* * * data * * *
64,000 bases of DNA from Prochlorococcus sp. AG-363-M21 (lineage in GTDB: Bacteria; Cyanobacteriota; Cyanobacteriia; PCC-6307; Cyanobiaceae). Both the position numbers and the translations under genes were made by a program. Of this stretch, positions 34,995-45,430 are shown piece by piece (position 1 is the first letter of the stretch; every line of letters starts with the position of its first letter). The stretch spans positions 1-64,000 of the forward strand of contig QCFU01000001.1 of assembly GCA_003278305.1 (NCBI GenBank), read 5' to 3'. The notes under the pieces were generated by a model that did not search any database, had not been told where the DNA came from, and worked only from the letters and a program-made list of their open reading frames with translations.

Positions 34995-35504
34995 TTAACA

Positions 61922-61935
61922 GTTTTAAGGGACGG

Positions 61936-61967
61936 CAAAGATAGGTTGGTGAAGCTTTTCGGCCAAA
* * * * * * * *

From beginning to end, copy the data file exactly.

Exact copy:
64,000 bases of DNA from Prochlorococcus sp. AG-363-M21 (lineage in GTDB: Bacteria; Cyanobacteriota; Cyanobacteriia; PCC-6307; Cyanobiaceae). Both the position numbers and the translations under genes were made by a program. Of this stretch, positions 34,995-45,430 are shown piece by piece (position 1 is the first letter of the stretch; every line of letters starts with the position of its first letter). The stretch spans positions 1-64,000 of the forward strand of contig QCFU01000001.1 of assembly GCA_003278305.1 (NCBI GenBank), read 5' to 3'. The notes under the pieces were generated by a model that did not search any database, had not been told where the DNA came from, and worked only from the letters and a program-made list of their open reading frames with translations.

Positions 34995-35504
34995 TTAACA

Positions 61922-61935
61922 GTTTTAAGGGACGG

Positions 61936-61967
61936 CAAAGATAGGTTGGTGAAGCTTTTCGGCCAAA